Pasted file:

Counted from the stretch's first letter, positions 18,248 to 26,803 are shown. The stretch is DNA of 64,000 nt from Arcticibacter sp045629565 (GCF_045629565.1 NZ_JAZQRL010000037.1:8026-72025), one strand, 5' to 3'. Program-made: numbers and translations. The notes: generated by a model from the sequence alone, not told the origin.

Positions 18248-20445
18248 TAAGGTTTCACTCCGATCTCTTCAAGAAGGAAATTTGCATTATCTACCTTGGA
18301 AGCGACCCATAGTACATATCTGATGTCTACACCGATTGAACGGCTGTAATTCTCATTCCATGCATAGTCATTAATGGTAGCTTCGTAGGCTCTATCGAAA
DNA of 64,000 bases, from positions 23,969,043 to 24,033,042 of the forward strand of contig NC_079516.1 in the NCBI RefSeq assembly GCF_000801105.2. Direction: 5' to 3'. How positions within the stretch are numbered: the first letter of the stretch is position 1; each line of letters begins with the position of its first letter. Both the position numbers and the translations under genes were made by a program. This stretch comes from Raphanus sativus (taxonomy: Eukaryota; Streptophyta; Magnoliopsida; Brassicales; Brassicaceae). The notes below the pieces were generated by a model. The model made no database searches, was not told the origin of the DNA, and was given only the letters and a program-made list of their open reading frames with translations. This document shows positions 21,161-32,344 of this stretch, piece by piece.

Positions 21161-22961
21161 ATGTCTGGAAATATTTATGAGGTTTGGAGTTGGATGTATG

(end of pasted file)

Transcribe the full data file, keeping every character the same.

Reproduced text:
Counted from the stretch's first letter, positions 18,248 to 26,803 are shown. The stretch is DNA of 64,000 nt from Arcticibacter sp045629565 (GCF_045629565.1 NZ_JAZQRL010000037.1:8026-72025), one strand, 5' to 3'. Program-made: numbers and translations. The notes: generated by a model from the sequence alone, not told the origin.

Positions 18248-20445
18248 TAAGGTTTCACTCCGATCTCTTCAAGAAGGAAATTTGCATTATCTACCTTGGA
18301 AGCGACCCATAGTACATATCTGATGTCTACACCGATTGAACGGCTGTAATTCTCATTCCATGCATAGTCATTAATGGTAGCTTCGTAGGCTCTATCGAAA
DNA of 64,000 bases, from positions 23,969,043 to 24,033,042 of the forward strand of contig NC_079516.1 in the NCBI RefSeq assembly GCF_000801105.2. Direction: 5' to 3'. How positions within the stretch are numbered: the first letter of the stretch is position 1; each line of letters begins with the position of its first letter. Both the position numbers and the translations under genes were made by a program. This stretch comes from Raphanus sativus (taxonomy: Eukaryota; Streptophyta; Magnoliopsida; Brassicales; Brassicaceae). The notes below the pieces were generated by a model. The model made no database searches, was not told the origin of the DNA, and was given only the letters and a program-made list of their open reading frames with translations. This document shows positions 21,161-32,344 of this stretch, piece by piece.

Positions 21161-22961
21161 ATGTCTGGAAATATTTATGAGGTTTGGAGTTGGATGTATG